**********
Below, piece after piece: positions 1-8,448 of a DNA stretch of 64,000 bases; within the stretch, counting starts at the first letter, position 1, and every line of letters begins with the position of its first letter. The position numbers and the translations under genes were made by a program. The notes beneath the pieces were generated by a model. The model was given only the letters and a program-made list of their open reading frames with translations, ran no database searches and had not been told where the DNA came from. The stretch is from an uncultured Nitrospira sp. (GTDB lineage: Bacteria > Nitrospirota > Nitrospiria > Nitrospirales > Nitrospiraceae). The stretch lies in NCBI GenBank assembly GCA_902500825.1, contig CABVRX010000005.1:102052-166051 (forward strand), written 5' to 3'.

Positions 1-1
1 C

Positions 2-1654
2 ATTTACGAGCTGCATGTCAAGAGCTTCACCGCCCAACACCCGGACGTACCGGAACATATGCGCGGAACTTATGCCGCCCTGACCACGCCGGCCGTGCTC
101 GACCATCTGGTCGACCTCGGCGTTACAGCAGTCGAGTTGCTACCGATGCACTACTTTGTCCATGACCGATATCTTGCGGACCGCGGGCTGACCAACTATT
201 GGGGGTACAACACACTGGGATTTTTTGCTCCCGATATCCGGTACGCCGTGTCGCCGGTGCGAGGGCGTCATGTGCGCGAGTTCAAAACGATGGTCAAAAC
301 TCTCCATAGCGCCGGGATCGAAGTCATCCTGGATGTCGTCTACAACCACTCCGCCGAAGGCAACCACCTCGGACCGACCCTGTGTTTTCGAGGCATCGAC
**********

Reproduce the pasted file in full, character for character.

Below, piece after piece: positions 1-8,448 of a DNA stretch of 64,000 bases; within the stretch, counting starts at the first letter, position 1, and every line of letters begins with the position of its first letter. The position numbers and the translations under genes were made by a program. The notes beneath the pieces were generated by a model. The model was given only the letters and a program-made list of their open reading frames with translations, ran no database searches and had not been told where the DNA came from. The stretch is from an uncultured Nitrospira sp. (GTDB lineage: Bacteria > Nitrospirota > Nitrospiria > Nitrospirales > Nitrospiraceae). The stretch lies in NCBI GenBank assembly GCA_902500825.1, contig CABVRX010000005.1:102052-166051 (forward strand), written 5' to 3'.

Positions 1-1
1 C

Positions 2-1654
2 ATTTACGAGCTGCATGTCAAGAGCTTCACCGCCCAACACCCGGACGTACCGGAACATATGCGCGGAACTTATGCCGCCCTGACCACGCCGGCCGTGCTC
101 GACCATCTGGTCGACCTCGGCGTTACAGCAGTCGAGTTGCTACCGATGCACTACTTTGTCCATGACCGATATCTTGCGGACCGCGGGCTGACCAACTATT
201 GGGGGTACAACACACTGGGATTTTTTGCTCCCGATATCCGGTACGCCGTGTCGCCGGTGCGAGGGCGTCATGTGCGCGAGTTCAAAACGATGGTCAAAAC
301 TCTCCATAGCGCCGGGATCGAAGTCATCCTGGATGTCGTCTACAACCACTCCGCCGAAGGCAACCACCTCGGACCGACCCTGTGTTTTCGAGGCATCGAC